Hard reinsurance market pricing conditions are anticipated to begin to decelerate in 2024, with capital expected to continue flowing in and insurance-linked securities (ILS) capital raises starting to get easier, analysts at BMO Capital Markets said in a recent report.
The BMO Capital Markets team led by Michael Zaremski visited Bermuda in recent days and found “fear is turning into greed, allowing capital to return.”
The analysts state that barriers to entry into reinsurance remain quite low, so capital is expected to continue flowing in and we’ve begun to see more meaningful evidence of this with Everest’s capital raise, RenaissanceRe raising capital to expand by acquiring Validus, as well as rising capital levels in the catastrophe bond fund space.
However, while the hard reinsurance market pricing persists and even beyond 2024, the BMO Capital Markets analyst team says expenses will remain higher for insurers, as “meaningfully higher” property and casualty reinsurance costs weigh.
In fact, as well as higher pricing upfront, the higher costs of reinsurance will play out for primary insurers in their catastrophe loss experience, given stricter terms mean higher retention levels, as well as often narrower coverage.
Pricing-power increases at the mid-year 2023 reinsurance renewals are forecast to be in the 30% to 40% range by the analysts, aligned with other sources, which is higher than the 28% to 38% ranges seen at January 1st.
However, the mid-year reinsurance renewals are seen as much more orderly than January, given the expectations had already been set, capacity already lined up with early marketing of programs, and supply-demand far more balanced and known than at the end of 2022.
The analysts point to lower cat bond spreads as a sign of increasing appetites for catastrophe risk. As we reported earlier, cat bond market yields are down, but still near record highs.
Terms and conditions aren’t budging, it seems, with the BMO Capital Markets analysts saying, “Terms & Conditions remain as tight as can be, meaning reinsurers will be on the hook for meaningfully less market share of overall catastrophe losses in 2023 vs. prior years.”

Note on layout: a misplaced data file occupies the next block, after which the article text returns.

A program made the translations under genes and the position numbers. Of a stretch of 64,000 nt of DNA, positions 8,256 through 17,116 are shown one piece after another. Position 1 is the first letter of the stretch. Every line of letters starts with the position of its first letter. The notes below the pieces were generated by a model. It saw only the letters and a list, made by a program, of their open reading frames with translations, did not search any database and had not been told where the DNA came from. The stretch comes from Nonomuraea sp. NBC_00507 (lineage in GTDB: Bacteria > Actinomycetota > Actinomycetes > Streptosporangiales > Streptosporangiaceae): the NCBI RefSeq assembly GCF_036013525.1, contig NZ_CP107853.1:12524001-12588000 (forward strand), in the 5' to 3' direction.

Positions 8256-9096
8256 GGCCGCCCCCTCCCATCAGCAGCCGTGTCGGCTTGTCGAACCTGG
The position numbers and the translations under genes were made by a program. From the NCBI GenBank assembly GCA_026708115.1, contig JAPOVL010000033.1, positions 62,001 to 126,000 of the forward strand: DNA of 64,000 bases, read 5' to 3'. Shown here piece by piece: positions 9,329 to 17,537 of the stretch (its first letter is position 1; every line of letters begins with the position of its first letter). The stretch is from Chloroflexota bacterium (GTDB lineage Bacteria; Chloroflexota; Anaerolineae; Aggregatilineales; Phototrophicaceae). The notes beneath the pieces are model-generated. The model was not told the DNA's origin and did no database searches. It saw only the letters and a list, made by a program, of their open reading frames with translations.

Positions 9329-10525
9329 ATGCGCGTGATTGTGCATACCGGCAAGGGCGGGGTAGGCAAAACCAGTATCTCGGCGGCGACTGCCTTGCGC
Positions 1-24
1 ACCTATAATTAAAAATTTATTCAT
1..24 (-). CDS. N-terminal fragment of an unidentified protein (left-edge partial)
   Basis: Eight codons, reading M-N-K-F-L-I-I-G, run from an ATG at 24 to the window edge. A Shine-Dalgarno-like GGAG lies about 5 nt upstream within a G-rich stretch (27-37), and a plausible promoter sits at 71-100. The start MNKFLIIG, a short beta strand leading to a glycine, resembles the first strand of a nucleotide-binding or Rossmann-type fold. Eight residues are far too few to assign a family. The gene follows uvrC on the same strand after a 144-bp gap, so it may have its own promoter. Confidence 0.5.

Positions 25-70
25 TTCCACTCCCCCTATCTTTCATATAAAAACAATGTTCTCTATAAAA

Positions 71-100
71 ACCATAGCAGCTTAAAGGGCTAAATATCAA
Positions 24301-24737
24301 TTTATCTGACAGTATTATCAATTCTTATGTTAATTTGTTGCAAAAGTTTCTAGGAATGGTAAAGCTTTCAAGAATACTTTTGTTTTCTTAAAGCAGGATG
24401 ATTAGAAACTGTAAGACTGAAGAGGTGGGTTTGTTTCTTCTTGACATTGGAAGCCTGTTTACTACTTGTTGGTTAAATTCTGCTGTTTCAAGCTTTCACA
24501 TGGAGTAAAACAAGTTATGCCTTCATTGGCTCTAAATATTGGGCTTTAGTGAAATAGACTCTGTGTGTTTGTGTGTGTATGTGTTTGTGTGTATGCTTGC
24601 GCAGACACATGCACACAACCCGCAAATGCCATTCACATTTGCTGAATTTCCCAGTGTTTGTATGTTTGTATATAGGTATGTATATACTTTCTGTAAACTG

Onto the insurance-linked securities (ILS) market, while capital raises remain “tough”, the analysts say they understand them to be “getting less tough versus 1/1/22 and 1/1/23” of late.
“Most of the money coming in the door is from financial sector specialists who are deeper in the weeds on insurance fundamentals whereas pension funds and more generalist money is still much tougher to come by versus pre-2022,” the report explains.
The one area seeing more meaningful interest again from pension fund investors is the catastrophe bond market it seems, although we hear some private quota share arrangements are securing pension backing more meaningfully than they did last year.
Similarly, retrocessional reinsurance capacity is starting to increase, the analysts explained, but like traditional reinsurance, this is at much tighter terms and conditions than a year ago.
Insightfully, the analysts state, “Retro is an enabler for reinsurers. For every $1 of retro, approximately ~$4 of reinsurance can be written.
“That rule of thumb might not be the case today given tighter terms and more uncertainty over retro being available in subsequent years.”
It’s important to note the use of language, as “decelerate” does not equal softening. Rather it implies that 2024 will see rate gains, albeit at perhaps much slower quantum than we’ve seen in 2023 so far.
Which aligns with what we’re hearing from reinsurance and retro providers, traditional and ILS, including cat bond investors, that the desire is to hold onto gains made and not see pricing soften back anywhere near to the levels we saw around 5 to 7 years ago.
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